How can I begin educating wait staff about sake?
Although customers will get sake information from the sake menu, the wait staff needs to know how to recommend sake to customers. The restaurant does not always need to have a sake sommelier, but the customer expects to be able to get answers from the wait staff. Inquiries may include things such as how to select the best matching sake for a particular dinner.
The following points would be useful for the wait staff to know.
Sometimes the customer wants to try sake just because of the region. Perhaps the customer comes from a particular locale or may have visited there once. Knowledge of the region can stimulate conversation between the customers and the wait staff.
B: The customer's favorite tastes
The wait staff can ask two questions to help the customers decide what they want in a sake. First, they should ask what kind of taste they seek, whether 'light' or 'rich?' Secondly, they should inquire about serving temperature, whether a customer prefers 'chilled,' 'room temperature,' or 'warm.' At this point, the wait staff can ask customers about their favorite tastes, but also should be able to recommend the serving temperature for a specific type (See How and why sake should be enjoyed at different temperatures)
C: Food matching
This is a crucial area in terms of information. Of course the wait staff knows the restaurant's menu for each course, especially their daily specials or recommendations. The matching sake 's change according to the course, so it is better to know which dish would be fitting for which sake before talking to the customer. If the wait staffs already know their favorite dishes and the matching sakýÒ, that knowledge would make it easier to recommend specific brands to their customers.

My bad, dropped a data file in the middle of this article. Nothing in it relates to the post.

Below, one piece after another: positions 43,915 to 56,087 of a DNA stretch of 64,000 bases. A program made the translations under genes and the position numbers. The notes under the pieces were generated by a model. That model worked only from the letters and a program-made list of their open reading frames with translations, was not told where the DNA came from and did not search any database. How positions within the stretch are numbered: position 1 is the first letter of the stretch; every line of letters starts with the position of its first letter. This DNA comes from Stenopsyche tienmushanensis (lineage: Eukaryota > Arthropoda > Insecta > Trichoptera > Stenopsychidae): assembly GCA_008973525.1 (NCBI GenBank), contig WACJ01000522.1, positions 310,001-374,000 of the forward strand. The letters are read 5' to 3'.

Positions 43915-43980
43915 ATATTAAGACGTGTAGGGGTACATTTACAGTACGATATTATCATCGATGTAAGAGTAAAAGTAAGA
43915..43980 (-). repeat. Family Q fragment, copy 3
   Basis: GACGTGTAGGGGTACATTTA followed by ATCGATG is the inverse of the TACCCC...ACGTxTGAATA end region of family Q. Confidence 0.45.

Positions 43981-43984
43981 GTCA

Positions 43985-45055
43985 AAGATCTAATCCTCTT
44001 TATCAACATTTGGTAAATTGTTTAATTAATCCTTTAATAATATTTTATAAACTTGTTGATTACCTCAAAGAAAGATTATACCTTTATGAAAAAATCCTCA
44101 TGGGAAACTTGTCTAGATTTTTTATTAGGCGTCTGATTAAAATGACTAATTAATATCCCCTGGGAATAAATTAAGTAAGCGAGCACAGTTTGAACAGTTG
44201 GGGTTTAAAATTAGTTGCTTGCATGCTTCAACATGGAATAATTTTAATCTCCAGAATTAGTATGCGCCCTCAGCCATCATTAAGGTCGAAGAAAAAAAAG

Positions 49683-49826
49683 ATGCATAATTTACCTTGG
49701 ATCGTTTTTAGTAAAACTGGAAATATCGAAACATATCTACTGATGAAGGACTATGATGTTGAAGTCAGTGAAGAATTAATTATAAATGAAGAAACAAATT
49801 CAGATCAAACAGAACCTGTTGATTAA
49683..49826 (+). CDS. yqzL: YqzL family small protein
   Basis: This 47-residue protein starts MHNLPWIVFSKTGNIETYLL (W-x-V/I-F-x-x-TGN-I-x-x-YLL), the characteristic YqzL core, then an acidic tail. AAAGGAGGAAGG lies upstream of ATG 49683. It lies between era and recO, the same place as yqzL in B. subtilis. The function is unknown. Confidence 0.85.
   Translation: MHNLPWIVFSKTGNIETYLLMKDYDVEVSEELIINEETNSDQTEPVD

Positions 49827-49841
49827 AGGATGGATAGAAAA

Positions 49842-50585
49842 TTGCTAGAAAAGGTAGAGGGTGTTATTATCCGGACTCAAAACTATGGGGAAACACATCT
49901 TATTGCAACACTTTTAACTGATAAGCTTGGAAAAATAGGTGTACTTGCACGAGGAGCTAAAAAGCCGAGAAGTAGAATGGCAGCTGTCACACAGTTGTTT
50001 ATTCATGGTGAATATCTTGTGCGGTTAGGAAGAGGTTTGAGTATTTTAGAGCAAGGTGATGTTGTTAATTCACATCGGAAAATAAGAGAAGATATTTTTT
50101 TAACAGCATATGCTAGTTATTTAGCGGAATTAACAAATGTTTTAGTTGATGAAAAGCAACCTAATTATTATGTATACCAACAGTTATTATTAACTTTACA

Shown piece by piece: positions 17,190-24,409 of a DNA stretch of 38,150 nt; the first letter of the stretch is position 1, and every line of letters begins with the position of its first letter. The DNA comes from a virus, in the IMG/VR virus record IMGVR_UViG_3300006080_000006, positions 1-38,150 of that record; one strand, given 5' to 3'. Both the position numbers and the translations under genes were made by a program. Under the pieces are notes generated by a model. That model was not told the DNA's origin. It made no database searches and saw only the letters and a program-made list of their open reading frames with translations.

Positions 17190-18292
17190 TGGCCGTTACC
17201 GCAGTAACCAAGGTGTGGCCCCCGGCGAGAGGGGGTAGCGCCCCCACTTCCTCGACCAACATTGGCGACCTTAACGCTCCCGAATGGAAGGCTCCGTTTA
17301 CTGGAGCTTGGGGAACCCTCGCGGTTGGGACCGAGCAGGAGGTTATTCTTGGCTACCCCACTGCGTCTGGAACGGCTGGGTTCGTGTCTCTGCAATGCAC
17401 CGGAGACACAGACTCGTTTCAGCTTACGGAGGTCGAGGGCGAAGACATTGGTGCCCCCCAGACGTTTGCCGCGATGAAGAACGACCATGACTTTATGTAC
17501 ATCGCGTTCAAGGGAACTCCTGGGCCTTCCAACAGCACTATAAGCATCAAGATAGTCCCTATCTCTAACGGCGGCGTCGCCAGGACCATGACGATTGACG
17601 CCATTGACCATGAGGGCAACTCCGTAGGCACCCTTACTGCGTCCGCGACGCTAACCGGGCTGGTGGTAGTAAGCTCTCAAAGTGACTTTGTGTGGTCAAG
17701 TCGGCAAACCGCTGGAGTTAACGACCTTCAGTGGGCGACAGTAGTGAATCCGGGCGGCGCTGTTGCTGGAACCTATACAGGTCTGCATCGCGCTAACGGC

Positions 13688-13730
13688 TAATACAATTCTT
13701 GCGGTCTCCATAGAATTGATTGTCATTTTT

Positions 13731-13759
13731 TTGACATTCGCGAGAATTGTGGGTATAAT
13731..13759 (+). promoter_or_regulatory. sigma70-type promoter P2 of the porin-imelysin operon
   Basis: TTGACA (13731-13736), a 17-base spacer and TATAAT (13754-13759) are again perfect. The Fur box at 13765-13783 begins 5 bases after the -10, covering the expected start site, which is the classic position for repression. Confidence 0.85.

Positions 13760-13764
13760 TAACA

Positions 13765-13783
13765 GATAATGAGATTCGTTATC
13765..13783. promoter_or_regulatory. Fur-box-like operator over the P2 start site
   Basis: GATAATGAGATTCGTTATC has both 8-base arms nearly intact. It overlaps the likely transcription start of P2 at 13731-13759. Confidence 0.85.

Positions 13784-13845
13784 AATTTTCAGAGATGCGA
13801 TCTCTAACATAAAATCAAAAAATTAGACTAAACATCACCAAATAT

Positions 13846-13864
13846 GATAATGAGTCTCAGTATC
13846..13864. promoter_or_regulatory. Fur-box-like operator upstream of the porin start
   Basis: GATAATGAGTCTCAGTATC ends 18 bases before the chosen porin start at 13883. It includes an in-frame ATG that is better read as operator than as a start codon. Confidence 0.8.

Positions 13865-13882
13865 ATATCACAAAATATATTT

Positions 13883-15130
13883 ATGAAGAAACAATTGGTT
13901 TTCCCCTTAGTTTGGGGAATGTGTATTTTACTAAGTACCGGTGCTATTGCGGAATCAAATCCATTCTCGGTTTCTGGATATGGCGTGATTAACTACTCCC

A knowledgeable wait staff is vital to a restaurant's success. Having an incentive system in place for sales of sake made by wait staff may also prove beneficial to overall success.
How can I construct a sake menu?
We recommend that the sake menu contain at least six key points:
1: S.M.V. - Dry or Sweet
2: Tasting note - Rich or light
3: Recommended serving temperature - Warmed / Room Temperature / Chilled
4: Food pairing suggestions - Before Dinner / Appetizer / Main Dish / After Dinner
5: Category - Honjozo / Junmai / Junmai Ginjo / Junmai Daiginjo
6: Geographic region - Niigata, Hyogo, Akita, etc.
Obviously the customer will order more if the recommended sake tastes good. Restaurants need to educate their customers on how to use the six points while ordering. For example, "I would like to have a clean and dry type of chilled Junmai Ginjo for my appetizer please!"
An important factor in a restaurant's success with sake sales is keeping a wide variety on hand.